Get Way Back: The 1950s Recordings

Get Way Back: The 1950s Recordings

by Joe Tex

CD

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Overview

Get Way Back: The 1950s Recordings

Before he finally had his first big hit in the mid-'60s with "Hold What You've Got," Joe Tex had recorded for a good decade, the singles he issued during that time largely remaining known only to committed collectors. As obscure as the songs he recorded for Dial between 1961 and 1964 (all now available on the CD compilation First on the Dial) are, the material he did prior to 1961 is yet more seldom heard. Much of it's on Get Way Back: The 1950s Recordings, which collects 27 tracks he recorded between 1955 and 1960 for the King and Ace labels, none of which were hits. It says something for both Tex's talent and perseverance that he was able to issue so much material without making a commercial impact, but it also says something about the derivative nature of that material. While Joe was already an adept singer at this early stage, the songs are just average snapshots of the time (on the earliest sides) when rhythm & blues was on the cusp of changing into rock & roll, or early rock & roll with hints of soul music (on the later cuts). You could imagine fellow King artist James Brown singing some of these tunes in his earliest years, albeit with greater distinction (as Brown indeed did with Tex's 1959 single "Baby You're Right"). It's also undeniable that Tex simply had yet to establish his own identity, as some of the tracks are quite imitative of Little Richard, Sam Cooke, and the Coasters (even to the point of attempting an "answer" record to the Coasters' hit "Charlie Brown" on "Charlie Brown Got Expelled"). A lot of labels and artists, of course, were trying to imitate hit formulas in the early days of rock & roll. But in Tex's case this can't be solely attributed to pushes he might have gotten in that direction from King or Ace, as much of the material was penned by Joe himself (including the "Fever" soundalike "Pneumonia," though Tex claimed he actually wrote "Fever" itself). In all, this collection is primarily recommended to serious Tex fans who are interested in hearing his rarest and deepest roots as a recording artist, as on its own terms it's merely competent mid- to late-'50s R&B and rock & roll. Note that three of these tracks are 1955-1957 King recordings with 1965 female backing vocal overdubs, though those overdubs actually fit in pretty well.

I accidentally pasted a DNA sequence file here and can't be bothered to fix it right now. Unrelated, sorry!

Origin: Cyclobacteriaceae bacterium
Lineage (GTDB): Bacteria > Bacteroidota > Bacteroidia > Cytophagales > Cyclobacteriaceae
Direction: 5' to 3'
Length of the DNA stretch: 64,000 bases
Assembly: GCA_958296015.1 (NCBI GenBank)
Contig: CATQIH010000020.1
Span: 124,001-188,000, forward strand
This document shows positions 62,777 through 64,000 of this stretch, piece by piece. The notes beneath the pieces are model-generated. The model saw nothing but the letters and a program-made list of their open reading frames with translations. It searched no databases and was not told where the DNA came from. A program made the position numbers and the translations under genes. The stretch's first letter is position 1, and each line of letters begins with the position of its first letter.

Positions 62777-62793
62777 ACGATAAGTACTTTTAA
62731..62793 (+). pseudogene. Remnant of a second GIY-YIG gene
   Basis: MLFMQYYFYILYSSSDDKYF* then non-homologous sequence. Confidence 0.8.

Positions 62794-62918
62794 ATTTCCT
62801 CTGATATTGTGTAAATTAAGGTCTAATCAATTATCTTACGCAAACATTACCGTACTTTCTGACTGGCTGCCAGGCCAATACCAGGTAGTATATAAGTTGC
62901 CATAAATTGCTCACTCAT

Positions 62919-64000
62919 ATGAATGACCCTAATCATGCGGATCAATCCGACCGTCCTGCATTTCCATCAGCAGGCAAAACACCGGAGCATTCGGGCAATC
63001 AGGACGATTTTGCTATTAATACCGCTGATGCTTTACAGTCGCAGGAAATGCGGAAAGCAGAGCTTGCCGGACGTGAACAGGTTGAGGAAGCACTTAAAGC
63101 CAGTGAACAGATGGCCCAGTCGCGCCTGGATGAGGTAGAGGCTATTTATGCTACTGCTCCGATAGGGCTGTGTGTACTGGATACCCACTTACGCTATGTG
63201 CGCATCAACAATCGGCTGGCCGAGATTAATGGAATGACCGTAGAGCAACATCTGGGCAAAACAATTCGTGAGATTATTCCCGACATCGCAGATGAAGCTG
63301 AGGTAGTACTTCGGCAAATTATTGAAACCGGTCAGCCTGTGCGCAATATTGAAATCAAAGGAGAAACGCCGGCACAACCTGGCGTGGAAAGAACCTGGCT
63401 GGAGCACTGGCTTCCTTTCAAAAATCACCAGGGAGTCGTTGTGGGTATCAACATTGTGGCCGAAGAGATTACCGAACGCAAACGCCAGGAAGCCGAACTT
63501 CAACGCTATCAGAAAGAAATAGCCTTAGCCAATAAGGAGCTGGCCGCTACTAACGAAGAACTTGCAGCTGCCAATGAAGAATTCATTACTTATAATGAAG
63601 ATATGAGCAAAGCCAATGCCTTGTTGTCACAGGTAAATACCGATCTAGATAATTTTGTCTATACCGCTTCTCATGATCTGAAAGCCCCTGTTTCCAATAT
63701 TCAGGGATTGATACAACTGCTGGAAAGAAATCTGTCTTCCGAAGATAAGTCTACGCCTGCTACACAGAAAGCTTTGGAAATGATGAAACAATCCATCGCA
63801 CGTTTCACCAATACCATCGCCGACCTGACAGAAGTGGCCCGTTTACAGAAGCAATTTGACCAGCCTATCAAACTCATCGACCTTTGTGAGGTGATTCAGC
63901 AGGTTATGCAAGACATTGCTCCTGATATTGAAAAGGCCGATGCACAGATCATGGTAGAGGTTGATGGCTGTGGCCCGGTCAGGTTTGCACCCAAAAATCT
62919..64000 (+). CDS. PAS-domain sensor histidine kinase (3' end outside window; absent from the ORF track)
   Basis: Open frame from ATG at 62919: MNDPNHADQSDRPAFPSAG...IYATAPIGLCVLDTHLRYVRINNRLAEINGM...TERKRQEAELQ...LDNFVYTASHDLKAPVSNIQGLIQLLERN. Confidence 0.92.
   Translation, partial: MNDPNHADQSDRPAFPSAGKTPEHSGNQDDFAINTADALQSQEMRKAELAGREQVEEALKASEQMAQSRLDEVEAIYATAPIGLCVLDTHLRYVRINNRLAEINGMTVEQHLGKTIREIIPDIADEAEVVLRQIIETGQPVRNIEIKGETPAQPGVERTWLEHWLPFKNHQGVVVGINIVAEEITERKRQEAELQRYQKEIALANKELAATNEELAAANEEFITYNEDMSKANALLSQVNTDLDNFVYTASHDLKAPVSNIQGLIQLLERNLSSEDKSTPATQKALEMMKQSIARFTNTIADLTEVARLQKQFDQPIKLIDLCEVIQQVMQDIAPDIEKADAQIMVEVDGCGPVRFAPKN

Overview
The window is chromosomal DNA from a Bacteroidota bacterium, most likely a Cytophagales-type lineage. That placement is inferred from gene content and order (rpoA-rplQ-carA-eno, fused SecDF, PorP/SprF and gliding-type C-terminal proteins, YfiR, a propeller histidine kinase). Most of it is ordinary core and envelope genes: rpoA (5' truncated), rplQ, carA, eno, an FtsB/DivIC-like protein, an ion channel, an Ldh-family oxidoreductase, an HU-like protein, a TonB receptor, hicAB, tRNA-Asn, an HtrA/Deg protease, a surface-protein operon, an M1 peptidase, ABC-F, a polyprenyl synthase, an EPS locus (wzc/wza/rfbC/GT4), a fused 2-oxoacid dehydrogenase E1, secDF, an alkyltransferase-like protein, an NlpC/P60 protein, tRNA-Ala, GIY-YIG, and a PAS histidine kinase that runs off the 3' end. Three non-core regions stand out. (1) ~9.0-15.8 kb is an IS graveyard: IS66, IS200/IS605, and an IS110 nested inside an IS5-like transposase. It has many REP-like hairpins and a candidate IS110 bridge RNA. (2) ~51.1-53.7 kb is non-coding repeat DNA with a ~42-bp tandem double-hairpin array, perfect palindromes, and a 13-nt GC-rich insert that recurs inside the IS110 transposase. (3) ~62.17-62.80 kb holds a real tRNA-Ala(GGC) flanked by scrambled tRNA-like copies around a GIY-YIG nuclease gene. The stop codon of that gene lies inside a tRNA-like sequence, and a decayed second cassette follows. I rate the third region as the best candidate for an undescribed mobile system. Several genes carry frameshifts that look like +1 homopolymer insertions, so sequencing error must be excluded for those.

Product Details

Release Date: 09/16/2008
Label: Ace Records Uk
UPC: 0029667034128
catalogNumber: 1197
Rank: 94951

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